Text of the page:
The Military coup in Myanmar is a worrisome development for India with high stakes in the neighbouring country. Maintaining a strong bilateral relation with Myanmar is crucial for India's strategic interests. However, balancing the support for democratically elected civilian government of Aung San Suu Kyi and relations with Myanmar's military power that has seized governance control and declared a one-year state of emergency is going to be a challenging task. India has joined other countries in expressing concern over the military coup and detention of Aung San Suu Kyi and also said that the rule of law and democratic process must be upheld. Myanmar occupies a strategic place in India's 'Act East Policy' in deepening the Indian-ASEAN engagement. India has undertaken two projects in Myanmar under the 1360-km 'Trilateral Highway' that starts from Moreh in Manipur to Mae Sot in Thailand via Myanmar.
These include the upgrading of 69 bridges and approach roads on the Tamu-Kyigone-Kalewa (TKK) section of 150 km and the construction of 120 km of the Kalewa-Yagyi section to highway standard. The 'Kaladan Multi Modal Transit Transport Project' with components of roadways and waterways is another strategic project taken up by India in Myanmar. It is a crucial transborder connectivity project for the north-eastern States under the 'Act East Policy'. The original waterways component of the project was completed in 2017 but the physical progress of multimodal transit transport is lagging behind the schedule. Adverse security situation due to hostile activities of Myanmarese ethnic rebel outfit -- the Arakan Army -- in the project area is one of the reasons for the delay. India articulated the Kaladan project through Rakhine and Chin States in Myanmar to reduce the distance between Northeast and rest of India. Once completed, the project will reduce the 1880-km distance between Sittwe Port in Myanmar and Kolkata through the 'Chicken Neck' corridor to 980 km through the Kaladan River that flows after originating in the Chin State in Myanmar through Mizoram and finally connects with the Bay of Bengal. From the Mizoram-Myanmar border, a 10-km road stretch to Lawngtlai in Mizoram will connect to the entire NE region. India and Myanmar signed the framework agreements and protocols in 2008 for this project, and its construction began in 2010. Strategic cooperation between the two neighbouring countries is vital for expediting it.
Significantly, the ASEAN member countries are divided in their reaction to the situation developing in Myanmar which is also a member State of the regional grouping of 10 South East Asian countries. Brunei -- the current chair of ASEAN -- has called for dialogue and reconciliation and the ''return to normalcy in accordance with the will of the people of Myanmar'', while Cambodia and Thailand have refrained from commenting describing it as "internal affairs of Myanmar''. Malaysia and Indonesia, on the other hand, have appealed for peaceful resolutions through dialogue. Lack of consensus among the ASEAN nations over the development in Myanmar has also made India more cautious in its approach towards the development. Myanmar's territory being used by insurgent outfits of the Northeast region as training and shelter bases, cooperation from the neighbouring country is critical for India's counter-insurgency response. Synergised operations by security forces in two neighbouring countries in the recent past mounted pressure on the rebel groups on both sides.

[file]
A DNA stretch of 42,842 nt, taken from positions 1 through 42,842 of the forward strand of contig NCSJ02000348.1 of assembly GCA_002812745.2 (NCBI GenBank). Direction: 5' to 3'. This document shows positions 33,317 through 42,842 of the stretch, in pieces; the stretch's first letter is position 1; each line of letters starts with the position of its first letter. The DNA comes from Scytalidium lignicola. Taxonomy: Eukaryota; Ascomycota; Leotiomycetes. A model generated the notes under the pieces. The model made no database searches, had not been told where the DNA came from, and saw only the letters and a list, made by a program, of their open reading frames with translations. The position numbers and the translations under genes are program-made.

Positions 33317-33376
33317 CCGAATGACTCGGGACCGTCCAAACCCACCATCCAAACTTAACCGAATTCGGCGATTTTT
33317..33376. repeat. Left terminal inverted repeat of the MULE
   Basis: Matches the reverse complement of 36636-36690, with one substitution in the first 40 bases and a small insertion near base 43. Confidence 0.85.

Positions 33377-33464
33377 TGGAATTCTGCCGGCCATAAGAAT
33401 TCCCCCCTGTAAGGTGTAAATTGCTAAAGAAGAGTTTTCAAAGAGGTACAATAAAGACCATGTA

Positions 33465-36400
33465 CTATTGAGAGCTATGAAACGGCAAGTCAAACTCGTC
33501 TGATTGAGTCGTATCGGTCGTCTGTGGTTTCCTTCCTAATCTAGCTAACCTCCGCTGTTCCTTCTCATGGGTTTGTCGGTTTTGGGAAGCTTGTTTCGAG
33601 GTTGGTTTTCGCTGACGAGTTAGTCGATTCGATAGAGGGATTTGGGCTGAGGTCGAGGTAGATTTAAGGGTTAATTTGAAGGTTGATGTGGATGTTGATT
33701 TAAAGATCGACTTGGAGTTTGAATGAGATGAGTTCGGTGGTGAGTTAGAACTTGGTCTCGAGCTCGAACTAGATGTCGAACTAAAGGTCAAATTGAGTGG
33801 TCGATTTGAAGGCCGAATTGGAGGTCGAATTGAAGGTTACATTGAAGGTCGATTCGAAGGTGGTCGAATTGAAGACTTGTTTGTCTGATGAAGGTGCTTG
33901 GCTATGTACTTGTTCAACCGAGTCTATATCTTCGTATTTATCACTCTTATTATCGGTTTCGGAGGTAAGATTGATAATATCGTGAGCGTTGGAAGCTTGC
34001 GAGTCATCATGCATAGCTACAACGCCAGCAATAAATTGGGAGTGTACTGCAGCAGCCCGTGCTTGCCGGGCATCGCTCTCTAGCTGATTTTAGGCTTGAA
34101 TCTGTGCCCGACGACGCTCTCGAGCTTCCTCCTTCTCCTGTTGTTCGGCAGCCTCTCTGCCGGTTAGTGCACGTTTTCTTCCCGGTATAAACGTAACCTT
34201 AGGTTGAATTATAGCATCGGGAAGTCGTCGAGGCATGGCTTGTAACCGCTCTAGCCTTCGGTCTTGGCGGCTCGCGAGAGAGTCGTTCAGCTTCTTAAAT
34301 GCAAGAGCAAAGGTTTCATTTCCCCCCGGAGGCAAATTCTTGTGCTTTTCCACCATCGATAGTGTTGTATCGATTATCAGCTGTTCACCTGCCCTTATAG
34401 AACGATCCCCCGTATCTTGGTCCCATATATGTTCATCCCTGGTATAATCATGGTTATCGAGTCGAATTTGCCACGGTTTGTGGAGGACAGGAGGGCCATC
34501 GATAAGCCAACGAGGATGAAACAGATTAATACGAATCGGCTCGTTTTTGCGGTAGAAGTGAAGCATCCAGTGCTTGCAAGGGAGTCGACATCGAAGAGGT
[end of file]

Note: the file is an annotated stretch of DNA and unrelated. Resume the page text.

Sustaining the pressure on the Northeast rebel groups taking shelter in Myanmar is critical to prevent them from taking advantage of internal turmoil and reconsolidate. The peace talks between the Government of India and the 'National Socialist Council of Nagalim (Isak-Muivah)' has reached a dead end which has led to more leaders of the outfit to shift their bases to Myanmar while the United Liberation Front of India (Independent), and a faction of the NSCN (Khaplang) have stepped up their insurgent activities. India has such security compulsions to continue its strategic cooperation with Myanmar military power even while expressing concern over the setback to transition of power from military to a democratically-elected government in the neighbouring country. India has managed to continue the complex relations with Myanmar, carefully balancing strategic tieups with the military power to take care of its own security concerns and lending support to pro-democracy movement. India will also have to remain watchful as to how the seizure of political power by Tatmadaw or Myanmar Military affects the efforts by Dhaka to repatriate the Rohingiya refugees from Rakhine State in Myanmar now sheltered in Bangladesh. In the event of uncertainty in repatriation, Rohingiya refugees may try to sneak into India through the porous India-Bangladesh border in search of shelter and livelihood; and this will put the Border Security Force (BSF) troops as well as the State Police forces in Northeast and West Bengal on the maximum alert. Restoration of democracy in Myanmar is critical to ensure durable peace and stability in the South East Asian region; and India will be expected to play a crucial role in this aspect.